He then singled out the aspect of the Hong
Kong problem that makes the Taiwanese in
particular prick up their ears. According to Hsu,
it's there for all to see what's in store for
Taiwan after unification.
mainland women overwhelm Hong Kong's hospitals to
deliver babies [about 43,000 last year] because of
the better social and medical system. If one day
Taiwan becomes a Special Administrative Region of
China, of course it will be the same here."
Hsu predicted that it would actually be
even worse as Taiwan's social and medical system
is better than Hong Kong's and went on detailing a
scenario that is immensely disturbing to the
"Taiwan has National
Health Insurance (NHI), China hasn't; medical
costs there are very high, and mainland doctors
look down on poor people. mainlanders will want to
enjoy Taiwan's cheap NHI, and pregnant women will
come in order to pocket advantages such as
12-years compulsory education for their offspring"
, he said.
The Chinese leadership has all
along used Hong Kong as a model to make
unification palatable to the Taiwanese. The SAR's
continuing economic success after the handover
from Britain in 1997, in combination with
Beijing's relative restraint in interfering in the
city's internal affairs, was aimed to make the
"one country two systems" idea as proposed by Deng
Xiaoping an attractive option to the Taiwanese.
According to "one country two systems" , there is
only one China, but Hong Kong, Macao and Taiwan
would be allowed to retain their own political
system and run their own affairs - social, legal,
economic and financial, etc.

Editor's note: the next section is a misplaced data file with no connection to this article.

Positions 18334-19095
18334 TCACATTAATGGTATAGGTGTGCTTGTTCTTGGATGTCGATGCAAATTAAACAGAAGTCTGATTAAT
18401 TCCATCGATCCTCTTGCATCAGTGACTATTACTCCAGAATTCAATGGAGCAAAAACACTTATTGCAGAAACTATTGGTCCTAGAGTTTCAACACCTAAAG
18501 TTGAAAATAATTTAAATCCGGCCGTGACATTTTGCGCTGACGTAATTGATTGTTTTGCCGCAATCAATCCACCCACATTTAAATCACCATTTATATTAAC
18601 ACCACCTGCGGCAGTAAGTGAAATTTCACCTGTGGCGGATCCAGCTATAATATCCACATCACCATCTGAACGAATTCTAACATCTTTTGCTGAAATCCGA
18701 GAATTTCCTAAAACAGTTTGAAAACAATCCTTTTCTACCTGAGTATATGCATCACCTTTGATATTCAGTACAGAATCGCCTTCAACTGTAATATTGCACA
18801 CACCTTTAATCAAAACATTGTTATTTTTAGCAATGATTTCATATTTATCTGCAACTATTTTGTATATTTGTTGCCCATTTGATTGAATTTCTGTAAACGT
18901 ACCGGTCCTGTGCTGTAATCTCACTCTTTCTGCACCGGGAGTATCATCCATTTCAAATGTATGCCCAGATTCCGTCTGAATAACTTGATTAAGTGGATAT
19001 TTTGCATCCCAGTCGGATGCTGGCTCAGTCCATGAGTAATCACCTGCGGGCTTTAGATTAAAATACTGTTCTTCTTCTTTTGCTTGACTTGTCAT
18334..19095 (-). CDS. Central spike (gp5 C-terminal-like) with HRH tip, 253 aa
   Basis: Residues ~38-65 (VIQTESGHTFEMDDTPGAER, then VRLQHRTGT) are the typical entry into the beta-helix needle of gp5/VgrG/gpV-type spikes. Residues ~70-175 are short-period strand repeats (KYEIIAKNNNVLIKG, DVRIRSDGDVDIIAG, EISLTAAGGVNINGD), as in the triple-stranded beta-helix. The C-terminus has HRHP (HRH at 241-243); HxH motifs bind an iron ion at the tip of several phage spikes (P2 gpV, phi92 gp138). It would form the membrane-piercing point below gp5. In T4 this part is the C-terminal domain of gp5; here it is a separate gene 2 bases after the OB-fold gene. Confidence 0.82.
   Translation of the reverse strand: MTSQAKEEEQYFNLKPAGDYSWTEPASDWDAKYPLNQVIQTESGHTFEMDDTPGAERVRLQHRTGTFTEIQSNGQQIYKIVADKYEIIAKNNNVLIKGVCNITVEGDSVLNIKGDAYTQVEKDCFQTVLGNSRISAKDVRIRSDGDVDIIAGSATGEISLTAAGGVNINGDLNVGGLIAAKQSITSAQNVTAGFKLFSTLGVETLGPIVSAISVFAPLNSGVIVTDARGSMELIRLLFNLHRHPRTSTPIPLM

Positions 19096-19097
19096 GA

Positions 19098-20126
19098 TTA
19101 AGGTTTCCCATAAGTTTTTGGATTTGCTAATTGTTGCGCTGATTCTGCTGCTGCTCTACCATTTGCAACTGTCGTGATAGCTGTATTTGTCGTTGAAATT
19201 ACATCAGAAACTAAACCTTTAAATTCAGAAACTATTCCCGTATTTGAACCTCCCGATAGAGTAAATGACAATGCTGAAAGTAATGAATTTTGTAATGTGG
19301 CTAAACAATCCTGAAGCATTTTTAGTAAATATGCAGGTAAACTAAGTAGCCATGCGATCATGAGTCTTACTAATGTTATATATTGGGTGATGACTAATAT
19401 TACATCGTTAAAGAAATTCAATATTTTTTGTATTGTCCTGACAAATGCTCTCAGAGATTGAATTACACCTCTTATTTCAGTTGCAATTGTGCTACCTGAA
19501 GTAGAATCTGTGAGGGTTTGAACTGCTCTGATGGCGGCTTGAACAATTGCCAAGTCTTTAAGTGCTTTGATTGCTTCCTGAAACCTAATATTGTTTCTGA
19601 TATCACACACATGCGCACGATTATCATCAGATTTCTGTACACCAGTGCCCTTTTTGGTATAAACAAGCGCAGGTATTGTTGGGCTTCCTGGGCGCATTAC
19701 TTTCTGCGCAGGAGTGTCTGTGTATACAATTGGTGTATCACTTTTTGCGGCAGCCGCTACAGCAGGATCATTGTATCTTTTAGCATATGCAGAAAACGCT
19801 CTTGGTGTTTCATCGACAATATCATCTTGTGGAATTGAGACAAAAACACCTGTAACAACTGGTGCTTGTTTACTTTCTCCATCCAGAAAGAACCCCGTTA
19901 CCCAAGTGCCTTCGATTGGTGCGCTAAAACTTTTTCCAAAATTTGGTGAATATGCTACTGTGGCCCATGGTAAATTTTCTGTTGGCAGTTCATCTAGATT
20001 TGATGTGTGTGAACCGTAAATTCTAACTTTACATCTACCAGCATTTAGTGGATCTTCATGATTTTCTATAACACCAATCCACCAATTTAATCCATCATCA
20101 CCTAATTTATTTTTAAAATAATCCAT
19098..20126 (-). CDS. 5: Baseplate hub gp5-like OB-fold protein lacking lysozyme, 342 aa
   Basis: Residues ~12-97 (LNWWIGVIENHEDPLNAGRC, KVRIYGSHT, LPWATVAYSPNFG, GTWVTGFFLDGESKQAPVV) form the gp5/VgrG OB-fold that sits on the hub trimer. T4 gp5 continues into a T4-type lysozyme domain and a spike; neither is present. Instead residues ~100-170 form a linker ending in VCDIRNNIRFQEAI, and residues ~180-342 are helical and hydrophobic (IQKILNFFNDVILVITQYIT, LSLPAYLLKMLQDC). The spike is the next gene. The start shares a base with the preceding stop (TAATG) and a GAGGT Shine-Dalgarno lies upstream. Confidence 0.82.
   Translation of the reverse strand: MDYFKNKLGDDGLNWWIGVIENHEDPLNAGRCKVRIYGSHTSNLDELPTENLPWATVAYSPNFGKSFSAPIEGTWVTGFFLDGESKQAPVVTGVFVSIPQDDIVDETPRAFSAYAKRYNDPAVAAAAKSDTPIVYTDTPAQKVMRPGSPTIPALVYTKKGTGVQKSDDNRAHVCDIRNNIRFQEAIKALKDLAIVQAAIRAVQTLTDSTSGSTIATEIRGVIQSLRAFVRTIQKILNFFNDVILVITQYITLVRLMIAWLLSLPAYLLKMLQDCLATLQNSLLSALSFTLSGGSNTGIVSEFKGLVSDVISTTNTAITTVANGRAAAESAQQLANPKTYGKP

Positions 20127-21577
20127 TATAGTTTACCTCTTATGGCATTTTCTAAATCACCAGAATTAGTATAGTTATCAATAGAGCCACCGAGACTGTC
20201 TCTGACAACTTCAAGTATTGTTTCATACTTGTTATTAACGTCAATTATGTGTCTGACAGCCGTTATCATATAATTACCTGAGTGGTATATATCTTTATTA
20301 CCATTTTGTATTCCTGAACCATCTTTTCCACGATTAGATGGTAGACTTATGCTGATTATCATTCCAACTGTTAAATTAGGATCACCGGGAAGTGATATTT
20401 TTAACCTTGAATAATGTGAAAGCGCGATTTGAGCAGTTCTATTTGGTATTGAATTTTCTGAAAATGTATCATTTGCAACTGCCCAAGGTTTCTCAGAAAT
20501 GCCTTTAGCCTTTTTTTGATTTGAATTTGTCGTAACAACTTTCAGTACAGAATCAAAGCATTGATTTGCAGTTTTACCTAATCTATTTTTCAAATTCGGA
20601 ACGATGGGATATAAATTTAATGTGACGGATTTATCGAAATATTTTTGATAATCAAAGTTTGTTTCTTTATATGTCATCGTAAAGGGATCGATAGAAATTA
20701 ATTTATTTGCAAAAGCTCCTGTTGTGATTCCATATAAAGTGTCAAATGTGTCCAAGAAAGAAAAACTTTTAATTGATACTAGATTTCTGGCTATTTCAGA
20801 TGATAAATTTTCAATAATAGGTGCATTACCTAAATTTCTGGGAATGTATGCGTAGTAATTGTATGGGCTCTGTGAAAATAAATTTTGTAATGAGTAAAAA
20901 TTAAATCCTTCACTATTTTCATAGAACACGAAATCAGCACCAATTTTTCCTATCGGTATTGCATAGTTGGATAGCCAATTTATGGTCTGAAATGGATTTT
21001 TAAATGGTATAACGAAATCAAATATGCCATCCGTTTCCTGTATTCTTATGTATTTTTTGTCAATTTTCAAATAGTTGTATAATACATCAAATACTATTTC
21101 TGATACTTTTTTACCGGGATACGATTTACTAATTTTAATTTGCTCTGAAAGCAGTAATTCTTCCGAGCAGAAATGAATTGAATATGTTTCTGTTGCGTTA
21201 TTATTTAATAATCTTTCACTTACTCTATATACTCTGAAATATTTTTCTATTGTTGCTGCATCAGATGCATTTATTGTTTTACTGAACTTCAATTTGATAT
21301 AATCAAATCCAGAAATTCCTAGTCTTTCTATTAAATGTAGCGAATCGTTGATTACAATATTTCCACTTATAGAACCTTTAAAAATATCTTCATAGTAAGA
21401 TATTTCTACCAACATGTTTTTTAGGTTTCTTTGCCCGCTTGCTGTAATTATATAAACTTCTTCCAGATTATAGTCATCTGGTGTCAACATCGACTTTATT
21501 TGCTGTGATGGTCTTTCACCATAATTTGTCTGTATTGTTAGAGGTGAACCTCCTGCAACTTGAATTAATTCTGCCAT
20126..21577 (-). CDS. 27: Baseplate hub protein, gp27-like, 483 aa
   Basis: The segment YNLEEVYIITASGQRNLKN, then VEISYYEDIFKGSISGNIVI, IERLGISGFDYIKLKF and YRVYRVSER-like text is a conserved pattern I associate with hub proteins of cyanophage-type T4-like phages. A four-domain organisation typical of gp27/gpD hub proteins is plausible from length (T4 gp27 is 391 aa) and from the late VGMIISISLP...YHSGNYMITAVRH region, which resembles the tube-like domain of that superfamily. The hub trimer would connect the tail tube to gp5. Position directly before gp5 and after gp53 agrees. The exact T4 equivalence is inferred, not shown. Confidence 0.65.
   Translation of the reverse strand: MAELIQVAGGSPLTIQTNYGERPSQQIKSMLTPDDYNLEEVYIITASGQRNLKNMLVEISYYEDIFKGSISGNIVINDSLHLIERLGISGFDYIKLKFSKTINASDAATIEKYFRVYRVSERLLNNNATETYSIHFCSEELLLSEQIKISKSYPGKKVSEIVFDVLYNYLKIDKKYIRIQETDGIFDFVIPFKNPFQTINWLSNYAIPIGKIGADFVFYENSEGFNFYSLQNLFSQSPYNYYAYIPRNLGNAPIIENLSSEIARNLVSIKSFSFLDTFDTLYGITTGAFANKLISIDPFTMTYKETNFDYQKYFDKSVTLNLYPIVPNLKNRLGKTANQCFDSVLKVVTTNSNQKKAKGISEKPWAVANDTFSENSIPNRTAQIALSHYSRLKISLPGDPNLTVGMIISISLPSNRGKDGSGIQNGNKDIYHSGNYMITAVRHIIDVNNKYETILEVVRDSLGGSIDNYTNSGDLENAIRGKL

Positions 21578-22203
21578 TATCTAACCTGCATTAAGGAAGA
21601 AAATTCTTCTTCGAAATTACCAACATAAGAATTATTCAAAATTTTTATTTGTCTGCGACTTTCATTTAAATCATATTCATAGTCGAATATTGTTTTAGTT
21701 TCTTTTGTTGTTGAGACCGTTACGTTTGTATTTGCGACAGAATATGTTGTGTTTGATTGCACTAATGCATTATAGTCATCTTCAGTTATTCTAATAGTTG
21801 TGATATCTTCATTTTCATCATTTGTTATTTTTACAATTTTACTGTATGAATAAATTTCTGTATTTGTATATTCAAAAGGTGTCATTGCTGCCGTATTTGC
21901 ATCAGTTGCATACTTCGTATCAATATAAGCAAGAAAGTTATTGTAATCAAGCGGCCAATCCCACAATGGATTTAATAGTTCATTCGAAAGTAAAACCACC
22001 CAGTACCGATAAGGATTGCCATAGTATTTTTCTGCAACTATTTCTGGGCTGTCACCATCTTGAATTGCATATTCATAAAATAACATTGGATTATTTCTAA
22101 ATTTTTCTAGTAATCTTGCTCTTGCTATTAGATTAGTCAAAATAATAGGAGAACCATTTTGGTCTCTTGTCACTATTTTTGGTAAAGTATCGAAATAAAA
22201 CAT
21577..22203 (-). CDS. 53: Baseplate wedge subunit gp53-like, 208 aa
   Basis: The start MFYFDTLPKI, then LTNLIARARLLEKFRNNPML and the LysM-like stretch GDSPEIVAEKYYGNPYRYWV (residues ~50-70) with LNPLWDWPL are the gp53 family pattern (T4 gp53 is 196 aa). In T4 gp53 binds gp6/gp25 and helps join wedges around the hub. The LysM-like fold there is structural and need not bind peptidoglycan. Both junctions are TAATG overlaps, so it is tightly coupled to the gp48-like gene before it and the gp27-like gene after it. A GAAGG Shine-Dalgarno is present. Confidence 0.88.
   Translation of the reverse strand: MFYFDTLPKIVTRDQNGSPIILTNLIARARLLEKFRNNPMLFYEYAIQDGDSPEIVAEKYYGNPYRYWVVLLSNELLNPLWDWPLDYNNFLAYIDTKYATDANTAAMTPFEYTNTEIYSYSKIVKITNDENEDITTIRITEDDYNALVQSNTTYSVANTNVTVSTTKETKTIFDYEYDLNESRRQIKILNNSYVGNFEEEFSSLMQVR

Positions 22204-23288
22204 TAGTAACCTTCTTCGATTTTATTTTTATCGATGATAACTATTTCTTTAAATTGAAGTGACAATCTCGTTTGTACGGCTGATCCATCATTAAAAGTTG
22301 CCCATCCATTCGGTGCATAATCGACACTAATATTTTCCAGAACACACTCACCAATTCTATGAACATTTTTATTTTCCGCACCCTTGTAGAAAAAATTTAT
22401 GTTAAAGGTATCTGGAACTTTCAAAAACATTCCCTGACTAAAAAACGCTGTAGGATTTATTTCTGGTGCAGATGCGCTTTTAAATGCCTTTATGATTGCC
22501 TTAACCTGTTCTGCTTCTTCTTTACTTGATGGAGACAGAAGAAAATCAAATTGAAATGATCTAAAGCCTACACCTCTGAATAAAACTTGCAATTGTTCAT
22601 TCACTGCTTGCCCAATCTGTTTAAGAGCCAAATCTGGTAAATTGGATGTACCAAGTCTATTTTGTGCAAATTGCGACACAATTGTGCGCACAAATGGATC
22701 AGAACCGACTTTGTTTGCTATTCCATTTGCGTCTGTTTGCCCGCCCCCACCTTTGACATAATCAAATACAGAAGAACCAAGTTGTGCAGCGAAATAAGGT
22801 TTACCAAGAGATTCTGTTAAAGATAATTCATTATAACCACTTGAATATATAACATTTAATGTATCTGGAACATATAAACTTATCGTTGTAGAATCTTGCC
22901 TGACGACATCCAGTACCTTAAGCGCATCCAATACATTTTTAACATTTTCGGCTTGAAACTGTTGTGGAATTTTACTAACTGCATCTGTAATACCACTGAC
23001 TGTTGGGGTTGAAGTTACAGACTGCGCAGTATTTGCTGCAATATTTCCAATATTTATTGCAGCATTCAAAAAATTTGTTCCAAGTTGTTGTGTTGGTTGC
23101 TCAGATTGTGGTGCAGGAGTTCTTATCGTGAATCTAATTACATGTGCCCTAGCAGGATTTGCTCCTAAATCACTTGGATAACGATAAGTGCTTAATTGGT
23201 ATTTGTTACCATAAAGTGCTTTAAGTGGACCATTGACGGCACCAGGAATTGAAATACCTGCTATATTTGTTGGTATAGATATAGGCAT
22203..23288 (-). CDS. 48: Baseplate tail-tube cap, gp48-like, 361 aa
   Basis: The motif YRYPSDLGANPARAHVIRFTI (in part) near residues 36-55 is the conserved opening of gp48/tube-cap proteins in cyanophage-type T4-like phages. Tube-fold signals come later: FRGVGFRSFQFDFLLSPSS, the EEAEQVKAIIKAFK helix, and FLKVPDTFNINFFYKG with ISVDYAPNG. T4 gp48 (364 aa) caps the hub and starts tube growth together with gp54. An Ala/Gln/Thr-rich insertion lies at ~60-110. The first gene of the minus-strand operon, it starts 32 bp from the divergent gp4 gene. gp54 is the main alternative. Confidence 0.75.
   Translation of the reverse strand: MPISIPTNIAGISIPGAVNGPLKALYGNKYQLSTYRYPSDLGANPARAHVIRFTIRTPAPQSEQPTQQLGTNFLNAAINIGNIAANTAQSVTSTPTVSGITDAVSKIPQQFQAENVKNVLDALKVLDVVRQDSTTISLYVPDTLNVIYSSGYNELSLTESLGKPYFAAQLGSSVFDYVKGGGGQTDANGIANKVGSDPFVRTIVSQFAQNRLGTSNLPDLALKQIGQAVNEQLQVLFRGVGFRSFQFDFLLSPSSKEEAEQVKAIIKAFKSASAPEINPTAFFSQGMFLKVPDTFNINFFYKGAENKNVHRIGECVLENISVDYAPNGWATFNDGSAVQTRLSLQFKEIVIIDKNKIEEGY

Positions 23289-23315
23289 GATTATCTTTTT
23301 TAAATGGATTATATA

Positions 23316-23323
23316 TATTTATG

how useful a billboard Hong Kong remains today in
terms of convincing the Taiwanese was taken on by
Steve Tsang, director of the University of
Nottingham's China Policy Institute. Tsang himself
has a Hong Kong background.
to think Hong Kong set a great example for
enticing Taiwan to rejoin or join Mother China.
There is less confidence that this would work now,
but the basic idea that the 'one country, two
systems' model as applied to Hong Kong can be
modified to work for Taiwan remains."
According to Tsang, that Beijing has
Taiwan in mind is certainly a factor that
restrains the Chinese Central Government when
dealing with Hong Kong. "But there is next to no
market in Taiwan for the 'one country two systems'
Tsang furthermore brought
into account that as the Taiwanese by and large do
not take the Hong Kong case as a model for them,
the souring of relations between Hongkongers and
mainland Chinese will only have a limited impact
on cross-strait relations in the short term.
"However, in the longer term, seeing Hong
Kong being bullied by the mainland, certainly
makes the prospect of unification with China
repulsive to Taiwanese," he said.
emphasized that the conditions that have been
generating the intense feelings among Hongkongers
do not at the moment exist in Taiwan.
"It's about scale and intensity; the sheer
number of mainland Chinese living in and visiting
Hong Kong and the percentage of them to the local
population is incomparably higher than in Taiwan.
Also, Hong Kong allows numerous mainland Chinese
to gain residence there, purchase expensive
properties and, above all, use the health services
to give birth and thus gain Hong Kong citizenship.
But none of these welfare entitlements apply to
When taking mainlanders'
different attitudes towards Hong Kong and Taiwan
into account, it becomes even less likely that
clashes as intense as the ongoing one will occur
on the island any time soon, according to Tsang.
He explained that mainland Chinese now feel that
they are subsidizing Hong Kong and no longer
accept that they are in any way inferior to Hong
Kong people, and that many mainlanders see
Hongkongers as unjustifiably arrogant and rude.
"The Taiwanese-mainlander relationship has
not yet reached this point. But problems can
certainly happen, and the chance of them happening
grows with increasing intensity of economic
integration and population flow," Tsang concluded.
Jens Kastner is a Taipei-based